Anybody else wondering how many Rhode Island journalists are grateful to the Moderate Party for letting slip their list of candidates in advance of tomorrow’s kickoff party? Some of them may take time out of their Sunday relaxation plans to attend, but the pressure is surely off.
I’ll probably go — if only to see whether I can confirm a creeping suspicion that the choice of Sunday for the event represents a subconscious declaration of separation from social, religious conservatives who still strive for a habitual distinction between the two weekend days. In other words, I’m still not sure what the purpose of a “moderate” party might be except as a home for economically literate liberals.
An op-ed in yesterday’s Providence Journal by the party’s new chairman, Robert Corrente, doesn’t give any reason for me to suspect my gut impression of being wrong:
… The Democratic Party in Rhode Island has become a self-perpetuating monolith, which must (but won’t) take responsibility for our “last place in everything” distinction, even as its members revel in celebration of their achievements. They have no shame, but that’s okay, because they also have no opposition.
So why not just be Republicans? There are two reasons. First, and most fundamentally, we do not define ourselves, nor do we delineate our positions, by party affiliation. If there is one clear thing in contemporary politics, at the national, state, and local level, it is this: People are sick of elected officials who define their success by whether they are being good Democrats or good Republicans.
Second, and we needn’t dwell on this, but let’s be honest. The Republican Party in Rhode Island is, and has historically been, spectacularly dysfunctional, devoid of structure, and wracked by internal discord.
Inasmuch as the way to battle a monolith is manifestly not to set its opposition against itself, the first paragraph rebuts the second. How should we defeat entrenched Democrats with bought-and-paid votes among its public sector, welfare state, and loony left constituents — a “self-perpetuating” combination, in Corrente’s words? If you’re a Moderate Party supporter, you might answer: By giving Republican-leaning voters two opposition choices.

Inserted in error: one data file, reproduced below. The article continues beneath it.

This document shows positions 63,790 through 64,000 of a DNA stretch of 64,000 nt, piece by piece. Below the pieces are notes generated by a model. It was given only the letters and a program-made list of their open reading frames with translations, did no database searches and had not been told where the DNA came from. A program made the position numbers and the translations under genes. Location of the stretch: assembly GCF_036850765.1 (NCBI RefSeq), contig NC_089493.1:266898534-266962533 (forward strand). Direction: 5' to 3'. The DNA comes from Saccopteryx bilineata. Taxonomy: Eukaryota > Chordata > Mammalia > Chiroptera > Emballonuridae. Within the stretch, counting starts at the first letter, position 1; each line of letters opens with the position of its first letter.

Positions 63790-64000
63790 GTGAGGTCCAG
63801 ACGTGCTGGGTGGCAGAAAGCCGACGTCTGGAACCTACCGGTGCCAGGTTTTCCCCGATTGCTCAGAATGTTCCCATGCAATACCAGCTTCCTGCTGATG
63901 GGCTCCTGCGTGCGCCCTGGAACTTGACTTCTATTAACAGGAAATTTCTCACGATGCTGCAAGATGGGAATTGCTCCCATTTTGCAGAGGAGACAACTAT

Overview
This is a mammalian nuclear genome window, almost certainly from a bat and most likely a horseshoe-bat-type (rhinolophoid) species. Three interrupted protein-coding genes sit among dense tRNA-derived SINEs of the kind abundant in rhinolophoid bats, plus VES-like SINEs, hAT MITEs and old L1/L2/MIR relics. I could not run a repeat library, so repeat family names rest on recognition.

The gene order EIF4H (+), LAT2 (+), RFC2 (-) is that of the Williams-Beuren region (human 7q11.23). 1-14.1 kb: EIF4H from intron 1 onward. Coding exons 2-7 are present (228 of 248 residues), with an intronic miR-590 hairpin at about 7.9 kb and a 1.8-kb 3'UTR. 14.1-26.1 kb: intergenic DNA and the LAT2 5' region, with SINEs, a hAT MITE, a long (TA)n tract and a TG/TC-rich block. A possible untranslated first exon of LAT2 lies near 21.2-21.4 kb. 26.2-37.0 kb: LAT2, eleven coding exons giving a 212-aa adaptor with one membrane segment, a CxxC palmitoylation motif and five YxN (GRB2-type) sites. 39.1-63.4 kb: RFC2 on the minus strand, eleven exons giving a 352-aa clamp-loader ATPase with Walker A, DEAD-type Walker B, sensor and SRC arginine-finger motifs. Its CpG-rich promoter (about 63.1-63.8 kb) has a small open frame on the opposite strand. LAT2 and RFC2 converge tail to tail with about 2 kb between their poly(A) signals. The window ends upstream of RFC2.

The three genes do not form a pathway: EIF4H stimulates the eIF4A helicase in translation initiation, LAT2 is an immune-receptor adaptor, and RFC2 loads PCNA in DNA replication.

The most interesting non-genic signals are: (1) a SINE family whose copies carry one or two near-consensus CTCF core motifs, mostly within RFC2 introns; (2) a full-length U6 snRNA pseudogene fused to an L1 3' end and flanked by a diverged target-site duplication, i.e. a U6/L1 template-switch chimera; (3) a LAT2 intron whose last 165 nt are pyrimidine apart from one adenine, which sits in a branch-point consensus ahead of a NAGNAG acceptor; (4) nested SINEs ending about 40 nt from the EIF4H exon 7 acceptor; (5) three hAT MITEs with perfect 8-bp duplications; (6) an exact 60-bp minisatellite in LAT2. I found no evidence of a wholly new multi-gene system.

The third paragraph offers no help on this count. Are we to believe that the Moderates were competent to build an entirely new party structure out of the contents of Ken Block’s brain and wallet but not competent to rebuild from the hollow shell of the RIGOP? Corrente’s next sentence gives away the real thinking (emphasis added):
On a related point, why not just be independents, like Lincoln Chafee, who is rightly respected for his principled stands in the U.S. Senate?
The Moderate Party’s audience is now — although it probably was not upon its inception — a bastion for those whom the state’s Republicans have rightly squeezed from their leadership ranks. It is a choice for non-Democrats who can’t stand to be counted within the same political movement as people like, well, like Anchor Rising contributors or, for another example, the Rhode Island Republican Assembly.
The Moderate Party’s problem will likely prove to be that its potential for growth is limited to those narrow bounds. Where there is no Republican in the race, it will attract anti-Democrat votes. But where the race offers three or more party options, the Moderates will not attract those who wish to live in a pro-government economic fantasy land and neither will it attract those who refuse to be governed by the privileged fantasies of social liberals.